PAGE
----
March 1

Despite our internet silence, we’ve both been faithfully keeping up in our journals. CeCe’s is the traditional kind, with ticket stubs and other random paraphernalia glued in for color. I write a postcard each day. It’s something we started together on our U.S. roadtrip back in 2004. I like the format because it keeps me brief and helps me stay on top of things.  So to show that the last, missing week hasn’t been all urban dreariness, below is the text of the postcard I wrote on Sunday from Kaliurang, a small town on the slopes of Java’s Mt. Merapi, by some accounts the world’s most dangerous volcano.  (Here’s a photo gallery from the last time it erupted in 2006.)

March 1, 2009 – Kaliurang, Java, Indonesia

March already? Yikes! We’re getting itchy to move on from Indonesia so CeCe devised a nice overnight trip to the slopes of Mt. Merapi to help us escape the tourist glut in Yogyakarta.  A series of bemos (dingy minibuses) took us to Kaliuran, a low-key, unassuming town that’s a down-scale retreat for Yogya residents looking to escape the heat.  On the way up, I bought two kilos of salak (snake-skin fruit) and enjoyed passing them out among the locals who had directed me to the fruit seller.  I saved some for us and to share on the bus of course. I’ve come to learn on this trip that I love sharing food with strangers.

Once we found a room, one complete with a drive-in enclosed parking spot beneath our bedroom, we had a delicious sate lunch.  Sate is skewered, grilled meat.  After OD’ing on such things in Beijing, I now regret passing over it for so long.  Appetite appeased we made a bee line to Ullen Sentalu Museum, a series of Javan exhibits housed in a labyrinthine grotto tucked into a volcanic valley. It was tastefully decorated with Javan art and artefacts and quite memorably full of oil paintings of many of Java’s recent sultans and, interestingly, the most notable of their many wives.  Out tour guide was an energetic Muslim woman perhaps a few years older than us who exhuded enthusiasm for the women and their exploits.  She struck me as the quintessential modern Muslim woman as she talked at times about the traditional roles of a Javan wife in the home, yet also evinced comfort with the contemporary relaxation of social barriers and the possibilities for personal freedom. Somehow the guide, in the way she talked about how thse queens and princesses bridged the divide between traditional Islamic values and modernity, manged to do the same.    It was clear in her admiration that these queens and princesses had paved the way for her.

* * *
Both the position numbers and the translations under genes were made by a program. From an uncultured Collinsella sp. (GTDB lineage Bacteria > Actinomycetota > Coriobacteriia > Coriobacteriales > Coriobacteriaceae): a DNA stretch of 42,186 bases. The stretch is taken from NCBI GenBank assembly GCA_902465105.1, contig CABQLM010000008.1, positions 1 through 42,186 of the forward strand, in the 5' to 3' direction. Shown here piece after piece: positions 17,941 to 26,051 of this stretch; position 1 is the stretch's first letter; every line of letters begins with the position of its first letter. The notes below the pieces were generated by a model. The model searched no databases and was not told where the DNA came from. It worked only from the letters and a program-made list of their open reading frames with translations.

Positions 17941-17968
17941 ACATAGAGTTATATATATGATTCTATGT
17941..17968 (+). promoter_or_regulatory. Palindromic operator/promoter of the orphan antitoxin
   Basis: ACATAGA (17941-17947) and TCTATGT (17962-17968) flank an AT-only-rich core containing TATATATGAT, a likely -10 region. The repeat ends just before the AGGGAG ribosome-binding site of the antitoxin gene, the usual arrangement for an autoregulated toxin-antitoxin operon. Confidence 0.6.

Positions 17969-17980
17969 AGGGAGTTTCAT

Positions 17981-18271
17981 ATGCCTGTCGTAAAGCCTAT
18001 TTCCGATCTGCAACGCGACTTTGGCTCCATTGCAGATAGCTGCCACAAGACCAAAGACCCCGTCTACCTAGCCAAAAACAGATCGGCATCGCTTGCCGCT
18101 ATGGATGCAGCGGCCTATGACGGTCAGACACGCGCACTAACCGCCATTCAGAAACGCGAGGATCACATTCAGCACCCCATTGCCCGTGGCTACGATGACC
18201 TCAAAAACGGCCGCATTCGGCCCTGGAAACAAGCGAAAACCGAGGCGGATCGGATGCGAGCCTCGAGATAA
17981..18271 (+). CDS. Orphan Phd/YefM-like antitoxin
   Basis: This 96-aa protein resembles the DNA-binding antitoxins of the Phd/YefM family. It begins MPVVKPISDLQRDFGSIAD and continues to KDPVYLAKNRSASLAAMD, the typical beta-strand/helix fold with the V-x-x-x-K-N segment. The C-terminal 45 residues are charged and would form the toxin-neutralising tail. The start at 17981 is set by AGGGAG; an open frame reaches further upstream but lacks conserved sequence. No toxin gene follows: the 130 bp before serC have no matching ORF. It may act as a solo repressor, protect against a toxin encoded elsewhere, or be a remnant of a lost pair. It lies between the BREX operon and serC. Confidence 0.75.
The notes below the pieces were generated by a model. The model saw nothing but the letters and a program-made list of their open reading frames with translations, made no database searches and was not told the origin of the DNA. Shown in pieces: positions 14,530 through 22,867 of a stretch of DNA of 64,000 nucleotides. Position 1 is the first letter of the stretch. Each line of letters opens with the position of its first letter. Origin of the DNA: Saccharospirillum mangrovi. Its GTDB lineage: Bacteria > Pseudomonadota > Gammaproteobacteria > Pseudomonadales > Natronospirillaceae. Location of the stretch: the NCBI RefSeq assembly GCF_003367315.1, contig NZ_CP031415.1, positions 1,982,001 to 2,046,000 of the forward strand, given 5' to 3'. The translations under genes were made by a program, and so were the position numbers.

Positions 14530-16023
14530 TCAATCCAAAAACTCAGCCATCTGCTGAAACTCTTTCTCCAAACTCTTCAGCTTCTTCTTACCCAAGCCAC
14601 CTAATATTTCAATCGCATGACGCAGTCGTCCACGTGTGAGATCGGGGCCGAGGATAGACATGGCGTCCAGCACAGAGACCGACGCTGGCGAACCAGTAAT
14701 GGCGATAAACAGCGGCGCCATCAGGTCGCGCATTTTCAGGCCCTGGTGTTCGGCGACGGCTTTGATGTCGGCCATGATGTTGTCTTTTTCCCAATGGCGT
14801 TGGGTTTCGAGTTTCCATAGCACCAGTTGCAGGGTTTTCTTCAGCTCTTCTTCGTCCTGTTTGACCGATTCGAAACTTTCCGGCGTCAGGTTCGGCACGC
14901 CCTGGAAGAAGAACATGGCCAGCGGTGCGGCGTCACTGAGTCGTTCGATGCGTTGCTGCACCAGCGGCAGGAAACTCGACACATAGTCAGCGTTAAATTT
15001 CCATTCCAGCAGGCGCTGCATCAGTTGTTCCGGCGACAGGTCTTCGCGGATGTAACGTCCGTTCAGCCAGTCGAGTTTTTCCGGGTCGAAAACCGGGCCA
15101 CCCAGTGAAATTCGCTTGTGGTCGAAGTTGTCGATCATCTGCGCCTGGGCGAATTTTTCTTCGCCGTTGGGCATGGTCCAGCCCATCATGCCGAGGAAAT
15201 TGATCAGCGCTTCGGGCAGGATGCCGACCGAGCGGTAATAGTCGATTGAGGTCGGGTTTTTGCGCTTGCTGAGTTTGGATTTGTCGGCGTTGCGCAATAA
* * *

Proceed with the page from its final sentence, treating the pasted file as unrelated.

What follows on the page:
It was a thought-provoking hour, but our guide was almost overshadowed by the location.  Much of the museum was contained within a winding series of subterranean stone chambers, almost medieval European in feel, and the rest of the complex was equally enchanting – a series of picturesque pools, paths, and enclaves.  Unfortunately, photos were prohibited.

To close the day, we indulged our silly side and embarked on a kiddy train ride originating from a nearby Indonesian tourist park. The town itself itself is a pleasant, well-kept one which seems far removed from Java’s urban chaos.  Tomorrow, we climb Mt. Merapi!

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